Each minute, smokers burn through nearly 11 million cigarettes and 10 perish from the habit – one approximately every six seconds. The United Nations and the World Health Organization (WHO) have set aside today as World No Tobacco Day. Following are a few facts to consider when measuring the impact of smoking on the world’s population.
Still, tobacco is the leading cause of preventable death. Active smoking or passive contact kills more than seven million people every year, according to the WHO. Cancers, heart attacks, strokes and lung diseases are the main health concerns associated with tobacco. Over the 20th century, tobacco claimed 100 million lives – more than the 60-80 million deaths during World War II and the 18 million in World War I combined.
At current rates, tobacco could account for up to a billion deaths in the 21st century, the WHO says. Smoking uses up almost 6% of world spending on healthcare as well as nearly 2% of global GDP, according to a January 2017 study in the scientific journal Tobacco Control. This amounted to $1.436 billion globally in 2012, 40% of which is borne by developing countries.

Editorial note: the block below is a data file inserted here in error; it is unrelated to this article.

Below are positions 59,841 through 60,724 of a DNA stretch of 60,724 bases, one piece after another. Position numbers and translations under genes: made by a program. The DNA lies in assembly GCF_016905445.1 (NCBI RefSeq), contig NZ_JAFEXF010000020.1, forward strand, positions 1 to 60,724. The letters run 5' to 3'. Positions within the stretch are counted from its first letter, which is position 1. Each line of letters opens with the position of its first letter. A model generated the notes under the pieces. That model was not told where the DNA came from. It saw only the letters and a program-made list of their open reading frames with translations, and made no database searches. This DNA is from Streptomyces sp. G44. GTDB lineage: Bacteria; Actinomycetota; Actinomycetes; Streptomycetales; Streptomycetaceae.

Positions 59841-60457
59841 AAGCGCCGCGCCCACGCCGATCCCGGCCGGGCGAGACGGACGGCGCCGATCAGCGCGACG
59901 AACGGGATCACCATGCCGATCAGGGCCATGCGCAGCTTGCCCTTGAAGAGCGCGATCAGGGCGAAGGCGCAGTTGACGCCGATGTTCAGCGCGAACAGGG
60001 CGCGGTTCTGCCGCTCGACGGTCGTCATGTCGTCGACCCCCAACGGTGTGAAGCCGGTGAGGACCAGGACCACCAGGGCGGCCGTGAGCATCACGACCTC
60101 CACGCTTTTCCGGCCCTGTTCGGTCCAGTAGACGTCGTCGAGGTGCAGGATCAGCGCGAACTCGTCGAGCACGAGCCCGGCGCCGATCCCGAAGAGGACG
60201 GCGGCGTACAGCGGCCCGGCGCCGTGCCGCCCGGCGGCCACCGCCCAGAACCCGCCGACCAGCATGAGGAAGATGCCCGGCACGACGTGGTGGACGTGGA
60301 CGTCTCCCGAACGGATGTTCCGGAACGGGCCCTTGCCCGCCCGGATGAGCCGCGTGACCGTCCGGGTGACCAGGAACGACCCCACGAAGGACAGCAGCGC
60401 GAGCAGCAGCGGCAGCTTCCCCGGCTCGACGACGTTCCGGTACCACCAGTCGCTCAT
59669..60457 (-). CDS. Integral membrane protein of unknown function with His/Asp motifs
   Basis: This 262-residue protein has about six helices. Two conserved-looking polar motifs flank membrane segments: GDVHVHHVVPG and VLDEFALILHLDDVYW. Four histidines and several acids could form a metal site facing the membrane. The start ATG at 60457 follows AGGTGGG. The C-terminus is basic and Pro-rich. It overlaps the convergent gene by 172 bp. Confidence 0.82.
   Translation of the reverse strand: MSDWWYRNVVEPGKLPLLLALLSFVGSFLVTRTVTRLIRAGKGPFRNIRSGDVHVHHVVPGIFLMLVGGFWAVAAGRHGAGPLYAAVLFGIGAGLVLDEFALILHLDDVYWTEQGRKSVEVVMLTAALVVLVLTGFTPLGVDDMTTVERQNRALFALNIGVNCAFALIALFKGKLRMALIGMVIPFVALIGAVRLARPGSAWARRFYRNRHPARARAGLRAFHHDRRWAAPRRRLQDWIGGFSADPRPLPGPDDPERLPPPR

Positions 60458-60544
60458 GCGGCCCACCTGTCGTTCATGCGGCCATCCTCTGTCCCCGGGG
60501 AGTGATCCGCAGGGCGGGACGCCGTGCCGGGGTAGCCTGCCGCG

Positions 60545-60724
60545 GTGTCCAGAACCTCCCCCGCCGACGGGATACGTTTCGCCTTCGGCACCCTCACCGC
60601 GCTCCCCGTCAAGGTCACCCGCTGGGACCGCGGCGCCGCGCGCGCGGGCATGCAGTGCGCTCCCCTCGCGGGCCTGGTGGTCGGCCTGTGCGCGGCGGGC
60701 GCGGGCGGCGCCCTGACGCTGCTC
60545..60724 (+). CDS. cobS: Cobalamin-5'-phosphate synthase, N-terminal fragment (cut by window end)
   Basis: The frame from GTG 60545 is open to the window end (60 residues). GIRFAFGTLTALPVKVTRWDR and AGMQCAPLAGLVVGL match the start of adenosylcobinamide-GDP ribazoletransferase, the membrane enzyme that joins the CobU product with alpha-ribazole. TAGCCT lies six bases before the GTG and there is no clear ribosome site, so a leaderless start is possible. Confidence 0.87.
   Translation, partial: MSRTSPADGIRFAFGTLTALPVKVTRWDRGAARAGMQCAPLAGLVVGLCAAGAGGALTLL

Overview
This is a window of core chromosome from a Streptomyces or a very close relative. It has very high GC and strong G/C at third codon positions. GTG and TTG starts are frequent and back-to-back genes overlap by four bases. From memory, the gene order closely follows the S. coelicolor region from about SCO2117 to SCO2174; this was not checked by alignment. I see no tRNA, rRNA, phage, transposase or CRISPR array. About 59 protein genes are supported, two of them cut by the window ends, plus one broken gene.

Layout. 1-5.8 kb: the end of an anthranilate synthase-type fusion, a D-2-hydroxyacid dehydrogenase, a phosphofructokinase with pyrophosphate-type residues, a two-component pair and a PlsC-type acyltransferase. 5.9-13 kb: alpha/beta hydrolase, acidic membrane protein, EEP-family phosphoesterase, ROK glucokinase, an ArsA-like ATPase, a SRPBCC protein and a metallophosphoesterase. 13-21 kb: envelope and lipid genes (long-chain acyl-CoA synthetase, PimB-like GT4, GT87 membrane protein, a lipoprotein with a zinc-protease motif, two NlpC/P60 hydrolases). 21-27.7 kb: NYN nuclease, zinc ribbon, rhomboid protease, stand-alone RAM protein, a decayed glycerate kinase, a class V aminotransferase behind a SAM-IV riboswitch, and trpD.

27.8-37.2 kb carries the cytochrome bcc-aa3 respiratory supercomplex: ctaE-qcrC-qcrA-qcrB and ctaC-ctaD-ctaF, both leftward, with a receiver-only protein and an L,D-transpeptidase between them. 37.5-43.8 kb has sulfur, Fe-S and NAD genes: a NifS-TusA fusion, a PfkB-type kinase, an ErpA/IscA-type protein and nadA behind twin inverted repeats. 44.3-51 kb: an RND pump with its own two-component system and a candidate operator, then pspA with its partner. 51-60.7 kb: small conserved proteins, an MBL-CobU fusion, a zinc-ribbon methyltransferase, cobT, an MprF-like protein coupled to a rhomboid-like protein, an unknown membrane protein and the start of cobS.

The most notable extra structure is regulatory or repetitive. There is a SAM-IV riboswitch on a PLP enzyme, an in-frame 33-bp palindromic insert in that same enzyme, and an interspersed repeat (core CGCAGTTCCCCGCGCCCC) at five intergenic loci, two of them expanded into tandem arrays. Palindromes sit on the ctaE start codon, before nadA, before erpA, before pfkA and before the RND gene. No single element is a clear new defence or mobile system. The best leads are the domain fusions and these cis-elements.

This year, World No Tobacco Day highlights the impact of tobacco use on heart disease under the banner: “Tobacco Breaks Hearts”. There are many reasons to focus on heart health.
More people die from cardiovascular diseases (CVDs) worldwide than from any other cause, and tobacco use is responsible for about 10% of these deaths. Despite broad public awareness of the connection between smoking and cancer, less attention has been given to the cardiovascular risks of smoking, including heart attack and stroke. When a person quits smoking, among the most immediate effects are a drop in heart rate, blood pressure and carbon monoxide levels in the blood – all important indicators for heart health.
Moreover, the benefits of smoking cessation and tobacco control policies for heart health can be seen almost immediately. While cancer risk decreases steadily over years after quitting smoking, the risks for heart attack and stroke decline much more rapidly. Evidence from many countries, including the U.S., demonstrates that implementation of comprehensive smoke-free laws reduces hospitalizations for acute coronary events. In fact, the majority of deaths caused by secondhand smoke are from heart disease and stroke and can clearly be prevented by policies that protect non-smokers.
Much progress has been made in tobacco control since the first World No Tobacco Day in 1987, yet there is more work to be done. We must continue raising awareness about the harms of tobacco use and the benefits of going tobacco-free, especially in countries where the burden is greatest.
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